"Wow," said Samuel C. Miller, the director of the Newark (N.J.) Museum.

He and some 700 other exhibition-goers were getting their first look last night at the Hirshhorn Museum's exhibit of two rediscovered aviation mural panels painted by Arshile Gorky for the Newark Airport.

What made the panels ("Mechanics of Flying" and "Aerial Map") look even better in their rather spectacular, if temporary, setting was the fact that it may well be Gorky who winds up posthumously putting Newark on the cultural map after all these years.

He put it on his abstract "Aerial Map" more than 30 years ago when he created his now-famous aviation mural for the country's first commercial airport with its then one-of-a-kind art deco building. On Gorky's map, the one black dot that is bigger than the others is, naturally, Newark.

"Orginally, the mural was supposed to go to New York, but Mayor La Guardia wasn't ready for it," said Saul Wendgrat, director of art programs for the Port Authority of New York and New Jersey. "Newark was ready, and the art community there went to bat for it."

How the panels got to the Hirshhorn is part of the exhibition story. Where they'll eventually find a permanent home is quite another.

Since Gorky was working for the WPA when he painted them, ownership rested with the General Services Administration. Recently, it transferred custody to the Port Authority, raising hopes in Newark art circles that the museum might one day house them.

"Our feeling is that if they could go back to the airport and be properly displayed, that's where they should be," said Wendgrat. "But we feel they should be at Newark."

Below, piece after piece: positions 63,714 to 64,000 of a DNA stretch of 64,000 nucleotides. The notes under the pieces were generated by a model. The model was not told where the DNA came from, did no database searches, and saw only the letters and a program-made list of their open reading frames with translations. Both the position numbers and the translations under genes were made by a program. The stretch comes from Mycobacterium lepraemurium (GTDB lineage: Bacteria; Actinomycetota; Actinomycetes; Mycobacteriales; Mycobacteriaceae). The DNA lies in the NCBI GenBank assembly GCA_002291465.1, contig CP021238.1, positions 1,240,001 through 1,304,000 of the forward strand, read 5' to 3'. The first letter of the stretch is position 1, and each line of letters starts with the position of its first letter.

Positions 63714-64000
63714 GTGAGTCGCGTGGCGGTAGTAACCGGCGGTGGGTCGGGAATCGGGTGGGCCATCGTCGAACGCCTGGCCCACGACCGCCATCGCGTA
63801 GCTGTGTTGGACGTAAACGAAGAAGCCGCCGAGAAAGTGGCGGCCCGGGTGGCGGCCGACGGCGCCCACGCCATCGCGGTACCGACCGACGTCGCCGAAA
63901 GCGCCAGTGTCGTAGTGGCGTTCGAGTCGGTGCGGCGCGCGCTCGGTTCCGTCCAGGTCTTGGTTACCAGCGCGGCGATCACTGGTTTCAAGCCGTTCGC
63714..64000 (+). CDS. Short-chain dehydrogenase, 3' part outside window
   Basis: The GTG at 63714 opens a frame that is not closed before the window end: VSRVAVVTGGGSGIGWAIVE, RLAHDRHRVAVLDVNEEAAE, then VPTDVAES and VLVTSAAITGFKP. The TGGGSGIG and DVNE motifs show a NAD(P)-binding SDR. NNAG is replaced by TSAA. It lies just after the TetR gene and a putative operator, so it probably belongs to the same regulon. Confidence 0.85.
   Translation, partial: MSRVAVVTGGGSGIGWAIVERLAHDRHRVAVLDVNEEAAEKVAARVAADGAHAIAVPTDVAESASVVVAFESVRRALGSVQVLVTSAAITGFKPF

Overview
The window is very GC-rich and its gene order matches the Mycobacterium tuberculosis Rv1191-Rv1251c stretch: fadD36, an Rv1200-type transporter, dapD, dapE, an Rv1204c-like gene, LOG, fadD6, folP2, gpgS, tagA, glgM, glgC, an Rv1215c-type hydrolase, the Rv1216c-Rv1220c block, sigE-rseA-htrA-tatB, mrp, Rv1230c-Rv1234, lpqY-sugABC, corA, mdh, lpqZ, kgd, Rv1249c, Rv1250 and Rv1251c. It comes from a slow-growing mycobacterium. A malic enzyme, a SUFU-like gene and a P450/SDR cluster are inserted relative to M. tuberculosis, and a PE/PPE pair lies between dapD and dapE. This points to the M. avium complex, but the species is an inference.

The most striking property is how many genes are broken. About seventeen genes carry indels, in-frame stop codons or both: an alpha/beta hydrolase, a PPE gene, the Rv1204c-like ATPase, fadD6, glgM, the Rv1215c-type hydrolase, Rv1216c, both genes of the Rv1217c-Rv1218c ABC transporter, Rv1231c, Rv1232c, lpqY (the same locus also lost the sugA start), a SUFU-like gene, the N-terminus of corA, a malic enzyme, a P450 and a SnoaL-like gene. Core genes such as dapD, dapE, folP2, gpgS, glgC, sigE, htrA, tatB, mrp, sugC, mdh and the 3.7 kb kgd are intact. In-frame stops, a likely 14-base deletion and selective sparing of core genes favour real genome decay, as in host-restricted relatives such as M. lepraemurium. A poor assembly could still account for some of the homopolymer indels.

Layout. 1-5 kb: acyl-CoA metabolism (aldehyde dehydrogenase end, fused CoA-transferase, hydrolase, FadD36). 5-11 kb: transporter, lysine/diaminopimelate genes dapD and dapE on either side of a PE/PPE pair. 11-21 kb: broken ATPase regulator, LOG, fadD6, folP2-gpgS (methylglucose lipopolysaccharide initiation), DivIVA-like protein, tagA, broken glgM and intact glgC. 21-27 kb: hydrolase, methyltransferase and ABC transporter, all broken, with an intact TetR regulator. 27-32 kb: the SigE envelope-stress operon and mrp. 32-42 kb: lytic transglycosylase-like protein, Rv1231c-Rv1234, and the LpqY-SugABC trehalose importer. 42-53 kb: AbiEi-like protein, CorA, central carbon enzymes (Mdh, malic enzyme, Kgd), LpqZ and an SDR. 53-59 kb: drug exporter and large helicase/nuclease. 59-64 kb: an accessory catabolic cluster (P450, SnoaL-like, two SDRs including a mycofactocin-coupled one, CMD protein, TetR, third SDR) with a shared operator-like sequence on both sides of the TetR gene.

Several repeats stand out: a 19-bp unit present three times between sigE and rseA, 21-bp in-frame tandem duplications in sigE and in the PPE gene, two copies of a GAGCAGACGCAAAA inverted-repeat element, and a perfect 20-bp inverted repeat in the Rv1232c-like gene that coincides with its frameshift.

Miller politely disagreed with the first part of Wendgrat's statement but not the second.

"They were lost once," he said, "and we don't want to lose them again."

Ruth Bowman, the art historian whose "detective" work led to rediscovery of the panels, under layers of paint in the airport, said she felt the exhibition finally put Gorky in his "rightful" place, a kind of "bittersweet ending" after his suicide in 1948. He was 44. Another gratifying element was seeing Newark emerge from its sterotyped image of nowheresville.

"The headline stuff for Newark has been so grim. Nobody realizes it's a cultural city," Bowman said.

Sam Miller called the exhibition "a catalyst" and Saul Wendgrat said it was "an adventure because every time I see the panels in another exhibition I find new Gorkys I haven't seen before."

There were 29 other Gorkys from the Hirshhorn's collection on display, many of which Joseph Hirshhorn said he bought one morning from Gorky for $30 a piece. Hirshhorn first met Gorky in 1939 in a New York automat.

"He was a darling, sweet, gentle man who was very poor. I used to buy him breakfast," said Hirshhorn, adding that a couple of years ago he bought a Gorky from Parke-Bernet. "It cost me $136,000."